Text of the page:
Supercomputing for the Greater Good

As a confessed nerd, I’ve often daydreamed of how unfathomably awesome it would be to own a supercomputer, though it’s admittedly unlikely on the salary associated with a vow of poverty. I’ve researched various possible scenarios in which supercomputing might further a Jesuit cause, hoping to make a proposal my superiors won’t be able to refuse. I haven’t had much luck there, but I have stumbled across something inspiring in the search.

Seti at Home screensaver by Arthur Pewty via Flickr

Looking for aliens with spare CPU cycles

A team at UC Berkeley had the brilliant idea to harness all the untapped computing power of all the fancy modern computers that the rest of us use mostly to read email and watch funny videos of cats. By breaking up computational tasks into thousands of small pieces, they can distribute them among volunteers’ computers, using all that spare processor power. At first, all the spare capacity that wasn’t busy distributing clever memes through Facebook was directed towards searching for radio signals from extraterrestrial life. While that sets this geek’s heart aflutter, eventually they asked if there might be better uses for their system.

Enter World Community Grid. WCG leverages Berkeley’s distributed computing technology to create a massive cloud available for the computational needs of non-profit organizations doing humanitarian research. Projects that might take huge amounts of money and many years to complete on a regular supercomputer can instead finish in months, at a small fraction of the cost. It’s as though IBM and the Gates Foundation mated and spawned a super-efficient research institution for the public good.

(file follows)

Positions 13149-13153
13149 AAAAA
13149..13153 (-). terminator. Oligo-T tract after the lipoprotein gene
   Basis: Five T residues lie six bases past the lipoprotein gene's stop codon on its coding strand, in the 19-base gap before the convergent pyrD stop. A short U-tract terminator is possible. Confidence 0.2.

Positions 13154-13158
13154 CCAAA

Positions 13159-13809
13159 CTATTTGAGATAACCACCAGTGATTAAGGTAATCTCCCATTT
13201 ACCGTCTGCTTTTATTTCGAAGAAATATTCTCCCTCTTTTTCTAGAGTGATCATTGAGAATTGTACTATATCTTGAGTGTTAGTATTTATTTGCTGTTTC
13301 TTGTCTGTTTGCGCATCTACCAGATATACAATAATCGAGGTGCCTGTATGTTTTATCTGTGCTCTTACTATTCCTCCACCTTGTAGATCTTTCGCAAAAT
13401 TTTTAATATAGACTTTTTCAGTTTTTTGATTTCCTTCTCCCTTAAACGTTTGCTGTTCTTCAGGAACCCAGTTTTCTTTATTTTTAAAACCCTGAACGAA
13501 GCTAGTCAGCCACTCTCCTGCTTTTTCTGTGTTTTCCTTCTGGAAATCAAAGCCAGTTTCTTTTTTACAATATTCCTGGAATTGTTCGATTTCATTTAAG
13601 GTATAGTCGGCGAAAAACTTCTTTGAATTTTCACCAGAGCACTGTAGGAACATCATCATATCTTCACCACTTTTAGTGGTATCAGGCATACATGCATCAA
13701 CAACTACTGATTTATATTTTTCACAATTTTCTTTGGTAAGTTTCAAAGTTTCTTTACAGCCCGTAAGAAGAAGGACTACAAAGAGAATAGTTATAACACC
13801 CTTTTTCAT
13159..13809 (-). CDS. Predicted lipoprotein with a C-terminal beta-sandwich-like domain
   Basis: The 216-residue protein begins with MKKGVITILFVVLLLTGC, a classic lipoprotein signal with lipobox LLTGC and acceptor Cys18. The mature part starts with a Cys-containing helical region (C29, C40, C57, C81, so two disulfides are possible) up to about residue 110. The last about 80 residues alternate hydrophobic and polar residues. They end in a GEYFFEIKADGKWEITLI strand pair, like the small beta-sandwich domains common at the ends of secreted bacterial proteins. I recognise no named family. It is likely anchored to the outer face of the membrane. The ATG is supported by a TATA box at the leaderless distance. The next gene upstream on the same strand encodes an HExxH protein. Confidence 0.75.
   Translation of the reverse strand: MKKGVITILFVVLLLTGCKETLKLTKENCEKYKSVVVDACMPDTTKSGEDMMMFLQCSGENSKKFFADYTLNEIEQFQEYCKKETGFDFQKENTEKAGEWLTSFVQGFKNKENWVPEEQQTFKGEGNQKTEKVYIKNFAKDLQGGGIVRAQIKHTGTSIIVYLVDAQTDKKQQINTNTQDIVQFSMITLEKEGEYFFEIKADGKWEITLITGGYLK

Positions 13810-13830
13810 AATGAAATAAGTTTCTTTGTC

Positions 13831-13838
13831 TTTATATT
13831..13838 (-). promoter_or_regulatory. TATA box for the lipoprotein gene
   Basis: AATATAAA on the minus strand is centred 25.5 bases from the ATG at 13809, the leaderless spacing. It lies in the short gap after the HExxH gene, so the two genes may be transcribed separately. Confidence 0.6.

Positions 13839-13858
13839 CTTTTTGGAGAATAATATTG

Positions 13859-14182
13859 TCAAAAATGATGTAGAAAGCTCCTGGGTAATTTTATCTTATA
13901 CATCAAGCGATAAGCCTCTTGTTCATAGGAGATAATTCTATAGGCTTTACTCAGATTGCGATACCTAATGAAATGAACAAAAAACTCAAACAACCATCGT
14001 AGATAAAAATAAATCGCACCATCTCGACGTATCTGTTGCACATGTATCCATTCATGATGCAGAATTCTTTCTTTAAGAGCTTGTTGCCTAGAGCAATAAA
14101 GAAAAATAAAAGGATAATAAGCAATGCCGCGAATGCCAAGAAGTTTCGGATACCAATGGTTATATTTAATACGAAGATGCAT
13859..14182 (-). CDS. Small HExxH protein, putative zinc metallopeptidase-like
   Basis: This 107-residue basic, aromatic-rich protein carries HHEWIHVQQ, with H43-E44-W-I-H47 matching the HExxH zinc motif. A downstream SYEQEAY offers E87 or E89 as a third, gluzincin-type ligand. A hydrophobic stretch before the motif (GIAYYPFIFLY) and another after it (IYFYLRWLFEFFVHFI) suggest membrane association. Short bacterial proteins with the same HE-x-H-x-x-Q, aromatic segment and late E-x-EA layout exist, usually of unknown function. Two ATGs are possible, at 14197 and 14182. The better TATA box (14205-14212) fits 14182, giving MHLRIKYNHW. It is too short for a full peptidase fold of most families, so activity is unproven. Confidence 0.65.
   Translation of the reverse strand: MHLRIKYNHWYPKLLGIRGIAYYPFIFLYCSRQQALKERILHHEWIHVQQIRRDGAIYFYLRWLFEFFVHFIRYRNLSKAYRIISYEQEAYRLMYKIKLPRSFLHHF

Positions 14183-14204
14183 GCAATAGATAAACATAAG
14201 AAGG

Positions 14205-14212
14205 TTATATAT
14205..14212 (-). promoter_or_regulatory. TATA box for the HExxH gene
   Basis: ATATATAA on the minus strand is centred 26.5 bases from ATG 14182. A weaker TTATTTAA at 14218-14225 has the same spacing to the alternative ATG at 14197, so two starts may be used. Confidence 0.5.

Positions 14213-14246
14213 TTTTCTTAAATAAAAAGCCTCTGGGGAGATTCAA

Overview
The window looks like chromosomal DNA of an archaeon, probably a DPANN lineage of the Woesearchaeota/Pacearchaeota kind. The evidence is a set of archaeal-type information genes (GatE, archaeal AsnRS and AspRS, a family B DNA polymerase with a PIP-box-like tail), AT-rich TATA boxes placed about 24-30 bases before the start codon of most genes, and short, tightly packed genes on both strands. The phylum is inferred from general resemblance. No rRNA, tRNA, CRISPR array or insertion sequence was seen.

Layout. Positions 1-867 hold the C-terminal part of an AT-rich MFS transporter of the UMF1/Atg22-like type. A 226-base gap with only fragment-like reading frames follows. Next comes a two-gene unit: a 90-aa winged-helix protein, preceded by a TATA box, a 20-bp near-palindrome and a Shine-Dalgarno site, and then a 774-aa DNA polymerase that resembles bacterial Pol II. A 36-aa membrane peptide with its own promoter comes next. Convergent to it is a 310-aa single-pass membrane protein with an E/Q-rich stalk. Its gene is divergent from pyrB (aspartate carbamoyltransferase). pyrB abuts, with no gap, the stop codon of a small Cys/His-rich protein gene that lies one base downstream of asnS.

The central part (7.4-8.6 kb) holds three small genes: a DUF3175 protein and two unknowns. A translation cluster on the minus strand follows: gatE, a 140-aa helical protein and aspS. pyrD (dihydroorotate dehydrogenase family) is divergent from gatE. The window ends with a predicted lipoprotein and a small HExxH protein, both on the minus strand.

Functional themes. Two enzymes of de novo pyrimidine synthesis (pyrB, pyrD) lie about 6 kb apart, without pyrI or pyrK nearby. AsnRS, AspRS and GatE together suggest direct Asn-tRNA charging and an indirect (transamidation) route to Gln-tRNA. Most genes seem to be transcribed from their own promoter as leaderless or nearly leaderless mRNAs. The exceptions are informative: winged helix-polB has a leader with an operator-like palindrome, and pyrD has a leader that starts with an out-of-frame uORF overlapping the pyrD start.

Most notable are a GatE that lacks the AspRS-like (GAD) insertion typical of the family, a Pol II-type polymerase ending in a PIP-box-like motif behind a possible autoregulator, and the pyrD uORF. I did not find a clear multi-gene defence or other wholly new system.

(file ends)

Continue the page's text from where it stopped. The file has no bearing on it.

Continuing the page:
What kind of problems do they tackle? Past projects have focused on developing more nutritious rice, discovering drugs for Dengue Fever, and better understanding muscular dystrophy. Current projects fight malaria, identify better means of water purification, and improve solar cells and energy storage. If you’re interested in contributing to such terrific causes, all you need to do is to register at WCG’s site and follow the instructions to get the software set up.

With a few minutes’ effort, you (or at least your computer) can begin contributing to the solution of real humanitarian crises. If your workplace joins its office computers to the grid, you’ll have an even more impressive impact. And in a side benefit for me, if even one reader actually does join up with WCG, I’ll know that God has been at work even in my geeky desire for a bigger, better computer.

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